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Category Archives: Jovians
Jupiter is big. Not only is it the biggest planet in our solar system, but it is large enough to fit all the other planets in the solar system inside of it. However, Jupiter is not as dense as Earth, and even though it can fit about 1,300 Earths inside of it, it is approximatelyContinue reading “How Big Can a Planet Get?” Continue reading → Continue reading
The giants of our solar system, other than the Sun of course, are quite different from the terrestrial planets whether it comes to the atmospheres, the surfaces, size, or other planetary features. One key difference is the interior of these giant planets. Terrestrial planets, for context, have a very dense core followed by a rockyContinue reading “The Interiors of the Giants of the Solar System” Continue reading → Continue reading
Astrobiology has long relied on the concept of a “habitable zone”, that is a zone around a star that is the right distance from said star to hold liquid water, and therefore life. This concept is absolutely valuable, especially insofar as it allows us to classify new exoplanets and identify potential exoplanets that may hostContinue reading “Big Planets’ Moons and Life Outside “Habitability”” Continue reading → Continue reading
The Jovian planets are often called “gas giants,” making it sound as if they were entirely gaseous. However, this name can be misleading, as it is true Jupiter and Saturn became giant primarily because they captured so much hydrogen and helium gas, but their strong gravity compresses most of the “gas” into forms of matterContinue reading “Jovian Planet Interiors” Continue reading → Continue reading
As we’ve seen in our study of the Jovian planets, the actual planets themselves aren’t the only important space-related object that provides useful and insightful information. Every Jovian planet has some sort of celestial object orbiting or surrounding it, especially the moons surrounding Jupiter. Discovered by Galileo Galilei way back in 1610 (on January 10th), … Continue reading Jupiter’s Eclectic Moons → Continue reading → Continue reading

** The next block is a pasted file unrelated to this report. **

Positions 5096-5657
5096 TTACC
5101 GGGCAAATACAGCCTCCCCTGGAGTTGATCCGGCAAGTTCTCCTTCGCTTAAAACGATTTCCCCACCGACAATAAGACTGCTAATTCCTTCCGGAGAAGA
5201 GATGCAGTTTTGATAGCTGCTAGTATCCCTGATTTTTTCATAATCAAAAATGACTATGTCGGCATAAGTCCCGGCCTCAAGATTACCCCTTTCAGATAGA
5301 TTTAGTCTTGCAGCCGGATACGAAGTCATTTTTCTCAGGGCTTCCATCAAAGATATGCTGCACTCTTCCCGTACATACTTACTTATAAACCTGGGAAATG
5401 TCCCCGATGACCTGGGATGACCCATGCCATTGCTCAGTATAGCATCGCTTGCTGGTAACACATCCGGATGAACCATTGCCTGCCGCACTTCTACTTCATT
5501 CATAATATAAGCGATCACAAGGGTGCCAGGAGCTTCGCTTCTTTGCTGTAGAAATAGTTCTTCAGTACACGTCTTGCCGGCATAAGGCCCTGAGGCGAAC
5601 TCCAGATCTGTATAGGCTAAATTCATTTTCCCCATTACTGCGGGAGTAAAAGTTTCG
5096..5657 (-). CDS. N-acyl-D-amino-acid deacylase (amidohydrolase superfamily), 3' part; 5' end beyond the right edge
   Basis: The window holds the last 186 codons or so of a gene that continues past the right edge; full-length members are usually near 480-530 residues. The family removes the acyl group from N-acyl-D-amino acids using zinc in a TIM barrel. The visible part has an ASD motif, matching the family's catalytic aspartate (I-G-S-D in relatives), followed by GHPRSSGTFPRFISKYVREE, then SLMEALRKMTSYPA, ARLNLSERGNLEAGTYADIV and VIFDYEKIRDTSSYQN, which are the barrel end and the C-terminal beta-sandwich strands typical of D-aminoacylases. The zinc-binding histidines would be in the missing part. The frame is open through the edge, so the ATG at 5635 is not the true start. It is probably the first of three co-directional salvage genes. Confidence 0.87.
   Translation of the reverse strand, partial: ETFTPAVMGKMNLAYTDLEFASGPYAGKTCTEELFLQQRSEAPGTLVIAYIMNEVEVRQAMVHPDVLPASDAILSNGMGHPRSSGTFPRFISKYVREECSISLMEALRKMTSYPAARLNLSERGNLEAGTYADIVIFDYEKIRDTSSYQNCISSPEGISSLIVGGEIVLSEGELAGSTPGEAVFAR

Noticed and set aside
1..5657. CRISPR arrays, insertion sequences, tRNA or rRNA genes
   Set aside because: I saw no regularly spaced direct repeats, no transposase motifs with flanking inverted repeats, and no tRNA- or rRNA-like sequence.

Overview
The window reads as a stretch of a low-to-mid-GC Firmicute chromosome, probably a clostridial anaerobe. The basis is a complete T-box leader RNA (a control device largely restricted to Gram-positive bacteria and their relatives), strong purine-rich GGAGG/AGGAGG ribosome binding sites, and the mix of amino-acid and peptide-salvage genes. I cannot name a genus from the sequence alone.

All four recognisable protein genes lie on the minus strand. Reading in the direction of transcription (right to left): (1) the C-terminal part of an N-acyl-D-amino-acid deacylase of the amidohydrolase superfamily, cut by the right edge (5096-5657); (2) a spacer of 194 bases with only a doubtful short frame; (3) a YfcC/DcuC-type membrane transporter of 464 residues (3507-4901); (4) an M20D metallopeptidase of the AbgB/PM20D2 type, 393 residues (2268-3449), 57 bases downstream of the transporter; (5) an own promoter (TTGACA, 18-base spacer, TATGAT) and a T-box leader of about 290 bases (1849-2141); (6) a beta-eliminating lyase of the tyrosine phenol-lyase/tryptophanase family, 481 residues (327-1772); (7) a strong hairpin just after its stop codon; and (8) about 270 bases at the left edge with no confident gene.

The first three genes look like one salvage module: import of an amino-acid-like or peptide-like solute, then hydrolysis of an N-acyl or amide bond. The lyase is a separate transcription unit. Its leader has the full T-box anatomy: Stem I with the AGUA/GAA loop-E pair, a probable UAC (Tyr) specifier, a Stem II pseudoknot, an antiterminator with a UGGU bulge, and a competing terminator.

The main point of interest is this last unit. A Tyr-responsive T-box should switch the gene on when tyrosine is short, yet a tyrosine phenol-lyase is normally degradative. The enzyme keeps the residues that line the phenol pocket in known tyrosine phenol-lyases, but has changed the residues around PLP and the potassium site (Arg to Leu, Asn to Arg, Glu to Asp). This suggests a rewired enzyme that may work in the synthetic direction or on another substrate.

Contrary to popular belief, Saturn is not the only planet in our Solar System with rings. In fact, all four jovian planets have rings, but Saturn’s are just the most noticeable because of their reflective properties. Jupiter’s rings are made of small, dark particles, which is why it is hard to detect them in photographs. … Continue reading Jovian Planet’s Rings Continue reading → Continue reading
Galileo Galilei discovered many “luminous objects” in 1610 that were orbiting Jupiter. Thought to be stars, it was discovered that they were moons: Io, Europa, Ganymede and Callisto. Ganymede is the largest moon in the Solar System and is even larger than the planet Mercury. It is the only satellite in the Solar System known to possess a … Continue reading A Moon Above the Rest: Jupiter’s Moon Ganymede → Continue reading → Continue reading
Jovian planets always interested me. The term “Jovian” is naturally everyone’s first guess – derived from the Latin root, Iovis, or Jovis. It’s a 3rd declension, genitive singular noun, so any classics nerds should know that it very specifically translates to OF Jupiter. I don’t know, I just find it interesting that an entire class … Continue reading Jovian Planets → Continue reading → Continue reading
Recently I’ve been collecting space-themed songs (for a McTyeire Hall event called the Galaxy Gala!), and then I thought of something I’ve heard of before: sounds coming from space! Because space is a vacuum, sound waves cannot travel through it. However, many objects within the Solar System do emit radio waves, and NASA scientists have […] Continue reading → Continue reading
Saturn. The only planet that people are able to clearly point out that has a large ring going around it. Ask any elementary school-aged individual and they will tell you that the only thing they know about Saturn is that it is that “big planet with the ring around it.” The reality of this is… Continue Reading → Continue reading → Continue reading